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Full-time Students Increase but the Flight to Quality Continues

Posted by Richard Ward in ,

Image courtesy of Flickr, Creative Commons

The latest data released by HESA, covering the 2017-18 academic year, shows the number of full-time students in higher education increased 2.6% year-on-year, to 1.84m.

Whilst the number of full-time postgraduates increased 5.7% in 2017 (2016: 5.3%), full-time undergraduates grew by just 1.9% (2016: 2.9%).

Split by domicile, the number of full-time non-EU students increased 4.6%, having grown by just 0.2% in the previous year. Meanwhile, UK and EU (exc. UK) full-time students increased by 2.0% and 4.1% respectively.

Whilst year-on-year growth was positive on a national basis, there are some clear individual winners and losers.

Russell Group Universities have performed strongly, with full-time student numbers at these institutions increasing by 3.5% in 2017-18.

Therefore, they continue to capture an increasing proportion of the full-time student population, with 31.0% of all full-time students now attending one of the 24-member institutions. This compares to a market share of 28.2% recorded in 2010.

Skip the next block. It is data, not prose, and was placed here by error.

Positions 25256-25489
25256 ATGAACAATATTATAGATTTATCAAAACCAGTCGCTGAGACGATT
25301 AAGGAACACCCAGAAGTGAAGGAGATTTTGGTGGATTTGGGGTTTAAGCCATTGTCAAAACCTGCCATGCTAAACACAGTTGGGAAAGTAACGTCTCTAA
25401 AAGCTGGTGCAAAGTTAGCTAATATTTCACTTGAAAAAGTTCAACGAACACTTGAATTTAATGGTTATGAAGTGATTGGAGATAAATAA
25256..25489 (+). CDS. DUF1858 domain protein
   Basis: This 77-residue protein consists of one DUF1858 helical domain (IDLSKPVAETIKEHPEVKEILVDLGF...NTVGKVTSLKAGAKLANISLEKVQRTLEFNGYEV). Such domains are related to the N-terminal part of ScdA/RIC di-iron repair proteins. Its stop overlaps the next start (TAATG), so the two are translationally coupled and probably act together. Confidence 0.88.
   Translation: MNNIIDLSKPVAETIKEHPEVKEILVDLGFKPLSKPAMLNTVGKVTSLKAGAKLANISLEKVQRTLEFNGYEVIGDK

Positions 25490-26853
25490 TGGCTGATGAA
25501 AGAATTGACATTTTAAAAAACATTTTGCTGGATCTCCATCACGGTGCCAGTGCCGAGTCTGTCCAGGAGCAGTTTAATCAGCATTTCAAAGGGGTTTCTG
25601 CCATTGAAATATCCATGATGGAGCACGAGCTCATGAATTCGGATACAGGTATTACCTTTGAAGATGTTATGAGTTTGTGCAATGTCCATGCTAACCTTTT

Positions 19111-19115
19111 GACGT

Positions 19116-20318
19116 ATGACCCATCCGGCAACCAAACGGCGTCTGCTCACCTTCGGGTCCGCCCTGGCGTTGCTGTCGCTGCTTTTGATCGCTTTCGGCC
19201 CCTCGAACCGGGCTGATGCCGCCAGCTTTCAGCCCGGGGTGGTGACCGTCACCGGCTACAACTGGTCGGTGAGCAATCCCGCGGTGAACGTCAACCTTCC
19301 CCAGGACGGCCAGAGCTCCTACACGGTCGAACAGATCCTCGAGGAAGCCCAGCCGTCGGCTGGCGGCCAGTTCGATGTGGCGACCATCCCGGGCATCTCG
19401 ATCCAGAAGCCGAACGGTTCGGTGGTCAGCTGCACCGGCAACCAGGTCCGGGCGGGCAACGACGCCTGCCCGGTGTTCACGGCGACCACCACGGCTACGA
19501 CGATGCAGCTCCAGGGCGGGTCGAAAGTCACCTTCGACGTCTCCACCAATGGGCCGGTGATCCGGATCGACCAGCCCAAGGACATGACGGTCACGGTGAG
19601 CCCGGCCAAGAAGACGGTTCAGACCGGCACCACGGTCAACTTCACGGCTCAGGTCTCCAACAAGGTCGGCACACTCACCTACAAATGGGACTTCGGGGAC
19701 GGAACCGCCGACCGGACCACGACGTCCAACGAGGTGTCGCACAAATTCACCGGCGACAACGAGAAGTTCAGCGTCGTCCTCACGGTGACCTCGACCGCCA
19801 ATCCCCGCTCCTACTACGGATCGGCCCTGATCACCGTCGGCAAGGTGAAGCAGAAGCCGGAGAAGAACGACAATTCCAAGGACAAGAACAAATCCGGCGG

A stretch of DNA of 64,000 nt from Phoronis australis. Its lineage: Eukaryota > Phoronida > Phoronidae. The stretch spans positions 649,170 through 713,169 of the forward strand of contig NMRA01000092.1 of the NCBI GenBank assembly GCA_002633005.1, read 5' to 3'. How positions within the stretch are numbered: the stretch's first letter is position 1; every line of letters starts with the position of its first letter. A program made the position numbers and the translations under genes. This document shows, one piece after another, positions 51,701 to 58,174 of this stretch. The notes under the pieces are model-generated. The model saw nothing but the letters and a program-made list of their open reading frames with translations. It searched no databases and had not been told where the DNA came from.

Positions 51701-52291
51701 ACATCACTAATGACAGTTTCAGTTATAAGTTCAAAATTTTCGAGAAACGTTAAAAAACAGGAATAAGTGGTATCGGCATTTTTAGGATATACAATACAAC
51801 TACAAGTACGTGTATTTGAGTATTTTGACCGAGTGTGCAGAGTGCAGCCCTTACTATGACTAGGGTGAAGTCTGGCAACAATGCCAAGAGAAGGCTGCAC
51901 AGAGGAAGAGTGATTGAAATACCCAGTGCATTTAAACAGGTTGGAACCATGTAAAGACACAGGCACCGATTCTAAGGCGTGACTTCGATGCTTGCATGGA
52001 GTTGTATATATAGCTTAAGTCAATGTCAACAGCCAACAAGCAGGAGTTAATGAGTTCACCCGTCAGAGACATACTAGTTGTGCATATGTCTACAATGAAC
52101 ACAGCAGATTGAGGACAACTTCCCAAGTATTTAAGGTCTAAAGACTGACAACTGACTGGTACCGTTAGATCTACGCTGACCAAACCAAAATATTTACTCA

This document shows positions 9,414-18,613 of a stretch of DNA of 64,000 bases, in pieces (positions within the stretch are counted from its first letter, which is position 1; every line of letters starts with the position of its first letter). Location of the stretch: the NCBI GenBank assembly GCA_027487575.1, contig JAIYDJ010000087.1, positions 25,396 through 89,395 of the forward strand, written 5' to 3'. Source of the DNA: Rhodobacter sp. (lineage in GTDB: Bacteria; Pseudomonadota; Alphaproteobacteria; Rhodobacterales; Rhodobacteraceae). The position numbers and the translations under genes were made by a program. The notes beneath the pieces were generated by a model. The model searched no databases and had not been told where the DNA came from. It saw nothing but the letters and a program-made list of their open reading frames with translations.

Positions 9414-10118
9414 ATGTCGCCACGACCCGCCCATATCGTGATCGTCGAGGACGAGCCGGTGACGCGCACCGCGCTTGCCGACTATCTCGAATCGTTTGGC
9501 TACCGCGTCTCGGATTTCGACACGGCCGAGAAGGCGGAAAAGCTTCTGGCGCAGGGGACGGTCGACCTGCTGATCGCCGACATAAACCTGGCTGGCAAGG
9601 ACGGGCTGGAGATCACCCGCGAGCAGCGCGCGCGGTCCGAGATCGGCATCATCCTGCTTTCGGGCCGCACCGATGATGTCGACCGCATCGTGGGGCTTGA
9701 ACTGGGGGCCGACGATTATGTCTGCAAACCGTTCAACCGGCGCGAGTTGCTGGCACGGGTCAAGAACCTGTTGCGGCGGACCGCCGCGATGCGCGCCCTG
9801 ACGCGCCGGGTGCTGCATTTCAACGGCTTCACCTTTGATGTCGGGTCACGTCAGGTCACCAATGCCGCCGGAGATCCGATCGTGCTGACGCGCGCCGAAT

On an individual basis, those that reported strong year-on-year growth in full-time students include De Montfort University (+12.9%), Plymouth Marjon University (+12.4%) and the University of Reading (+8.9%).

At the other end of the scale, some of the largest declines were reported by Kingston University (-9.2%), the University of Bedfordshire (-7.0%) and London South Bank University (-5.7%).

Universities that have reported steady declines in student numbers will no doubt closely follow the outcome of the Augar review, which could lead to a cut in tuition fees. A reduction in fees will directly impact university funding, adding further pressure on those already facing a reduction through fewer students.